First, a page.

Dave Bittner: Yeah. 

Joe Carrigan: ...That's what happens if you call this number. 

Dave Bittner: All right. Well, our thanks to Andrew for sending that in. That is a good one. We would love to hear from you. If you have a Catch of the Day or a question for us, you can email us. It's hackinghumans@thecyberwire.com. 

Dave Bittner: Joe, I recently had the pleasure of speaking with Peter Warmka, and he is the founder of an interesting organization called the Counterintelligence Institute. Here's my conversation with Peter Warmka. 

Peter Warmka: If you look at the different threat actors, they could be pursuing various objectives. It could be the theft of proprietary information. It could be trying to steal customer information or employee information that's transactional. The information would be sold on the dark web. Or it could be trying to install ransomware or to utilize business email compromise, or it could be for even sabotage. So there's a number of different reasons, motivations of different threat actors and what they are trying to accomplish. But the commonality here with my previous career and what I see is that frequently insiders are leveraged to actually affect the breach. 

Dave Bittner: Take us through that. I mean, when you were working for the agency, what sort of techniques did you use? 

Peter Warmka: Back then, it was much more challenging in the sense of being able to find those insiders because we would typically have to try to go - well, we call it trolling, getting into the pattern of life aware prospective insiders might be where we could find them, where we could run into them and strike up a conversation. For example, there's the attending different associations or clubs where they might be, cocktail receptions, trade fairs or conferences and finding those targets of opportunity.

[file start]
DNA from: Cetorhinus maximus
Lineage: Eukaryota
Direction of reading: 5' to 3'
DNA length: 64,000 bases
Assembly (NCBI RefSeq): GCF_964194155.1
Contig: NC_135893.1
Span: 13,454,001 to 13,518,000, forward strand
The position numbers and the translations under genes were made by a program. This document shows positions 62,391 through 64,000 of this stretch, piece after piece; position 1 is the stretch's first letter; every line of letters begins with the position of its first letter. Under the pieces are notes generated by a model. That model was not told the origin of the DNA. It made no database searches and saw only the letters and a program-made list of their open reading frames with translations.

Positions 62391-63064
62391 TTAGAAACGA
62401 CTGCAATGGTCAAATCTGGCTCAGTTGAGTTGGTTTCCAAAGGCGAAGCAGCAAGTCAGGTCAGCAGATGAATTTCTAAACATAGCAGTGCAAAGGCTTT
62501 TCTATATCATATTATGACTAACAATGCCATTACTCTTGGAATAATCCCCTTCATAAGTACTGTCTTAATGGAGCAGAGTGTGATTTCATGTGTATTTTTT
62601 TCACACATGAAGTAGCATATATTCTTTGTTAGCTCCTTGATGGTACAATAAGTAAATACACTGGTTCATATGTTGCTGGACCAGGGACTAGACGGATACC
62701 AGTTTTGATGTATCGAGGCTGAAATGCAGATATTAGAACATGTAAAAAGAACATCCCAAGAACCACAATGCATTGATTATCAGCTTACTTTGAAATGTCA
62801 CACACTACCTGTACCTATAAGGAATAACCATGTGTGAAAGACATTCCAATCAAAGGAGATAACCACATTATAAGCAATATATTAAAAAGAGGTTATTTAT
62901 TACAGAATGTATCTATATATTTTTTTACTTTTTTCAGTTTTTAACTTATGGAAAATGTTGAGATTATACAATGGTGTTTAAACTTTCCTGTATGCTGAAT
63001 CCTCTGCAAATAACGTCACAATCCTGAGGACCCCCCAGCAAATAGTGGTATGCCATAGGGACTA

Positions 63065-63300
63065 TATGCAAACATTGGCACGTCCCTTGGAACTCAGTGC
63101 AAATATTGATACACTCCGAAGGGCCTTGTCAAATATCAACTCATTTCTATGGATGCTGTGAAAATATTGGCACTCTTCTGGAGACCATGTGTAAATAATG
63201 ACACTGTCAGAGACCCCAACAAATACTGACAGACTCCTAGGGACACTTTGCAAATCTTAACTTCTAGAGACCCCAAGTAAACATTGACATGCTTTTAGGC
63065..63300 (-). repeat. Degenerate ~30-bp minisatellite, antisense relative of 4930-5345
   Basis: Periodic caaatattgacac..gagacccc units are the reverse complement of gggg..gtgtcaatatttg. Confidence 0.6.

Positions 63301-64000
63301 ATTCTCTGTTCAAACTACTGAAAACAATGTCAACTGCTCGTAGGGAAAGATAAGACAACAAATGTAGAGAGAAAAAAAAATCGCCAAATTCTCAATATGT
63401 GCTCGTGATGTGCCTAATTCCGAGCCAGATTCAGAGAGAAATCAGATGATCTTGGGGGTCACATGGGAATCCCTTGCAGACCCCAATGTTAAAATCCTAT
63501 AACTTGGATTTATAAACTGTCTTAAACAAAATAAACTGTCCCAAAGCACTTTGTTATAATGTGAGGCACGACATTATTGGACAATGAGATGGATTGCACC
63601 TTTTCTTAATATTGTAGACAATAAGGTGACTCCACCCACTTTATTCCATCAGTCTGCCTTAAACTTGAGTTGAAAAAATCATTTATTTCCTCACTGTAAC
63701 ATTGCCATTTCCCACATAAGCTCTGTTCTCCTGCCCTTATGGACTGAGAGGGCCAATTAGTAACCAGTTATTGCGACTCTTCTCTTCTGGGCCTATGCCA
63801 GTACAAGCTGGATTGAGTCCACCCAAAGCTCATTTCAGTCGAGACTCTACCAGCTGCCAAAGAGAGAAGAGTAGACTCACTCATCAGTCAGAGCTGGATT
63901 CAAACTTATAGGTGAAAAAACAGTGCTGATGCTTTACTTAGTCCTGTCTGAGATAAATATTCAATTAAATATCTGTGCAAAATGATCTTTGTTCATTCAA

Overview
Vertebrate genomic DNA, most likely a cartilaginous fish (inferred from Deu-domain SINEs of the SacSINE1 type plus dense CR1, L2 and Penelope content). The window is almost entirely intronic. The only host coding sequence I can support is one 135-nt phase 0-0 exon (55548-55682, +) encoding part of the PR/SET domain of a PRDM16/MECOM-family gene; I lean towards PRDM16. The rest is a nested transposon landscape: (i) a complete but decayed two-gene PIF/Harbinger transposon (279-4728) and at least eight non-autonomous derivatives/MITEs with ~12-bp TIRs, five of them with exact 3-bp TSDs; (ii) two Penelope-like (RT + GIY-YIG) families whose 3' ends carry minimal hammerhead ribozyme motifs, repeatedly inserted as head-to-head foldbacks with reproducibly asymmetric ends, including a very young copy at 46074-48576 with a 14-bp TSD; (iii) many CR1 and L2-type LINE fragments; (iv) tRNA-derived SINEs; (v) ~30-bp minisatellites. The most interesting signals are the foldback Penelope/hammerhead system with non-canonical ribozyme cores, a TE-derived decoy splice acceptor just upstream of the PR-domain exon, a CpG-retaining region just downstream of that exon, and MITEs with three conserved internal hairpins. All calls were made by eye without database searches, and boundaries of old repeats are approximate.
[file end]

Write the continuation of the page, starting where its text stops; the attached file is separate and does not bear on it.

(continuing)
Peter Warmka: Of course, the golden grail would be if we were able to get an organizational chart of our target organization and be able to identify the names and positions of people and then speculate on what type of access they might have within that organization and then try to directly target them. That's very different these days with the internet and social media because... 

Dave Bittner: Right. 

Peter Warmka: I can go out now - I mean, you can imagine how time-consuming that would be, trying to just get into the path of a prospective insider. Here, now I can go ahead, and I can get on the same in any number one of sites. But LinkedIn is very good for this. 

Dave Bittner: Right, right. 

Peter Warmka: Get on LinkedIn. If you go up to the upper left hand search bar, you can search for individuals. I mean, you can look for different individuals or companies or organizations. But let's say you're searching for individuals. You fill in that search category the name of the organization and whatever position you're looking for. Let's say receptionist or IT administrator or CFO. With some of these really large companies, you're going to get a lot of hits because you're going to get both current - people currently in that position, as well as people that previously worked for that company and maybe are no longer there. 

Peter Warmka: But you can easily then increase the parameters and be able to look for individuals by geographic location, be able to put current position and the name of the position there. You can look for individuals who had also, perhaps, graduated from a particular university or who are members of associations. So I can whittle that down to a very manageable list of initial target insiders to then go on to the next step of being able to assess them of whether or not they might be viable.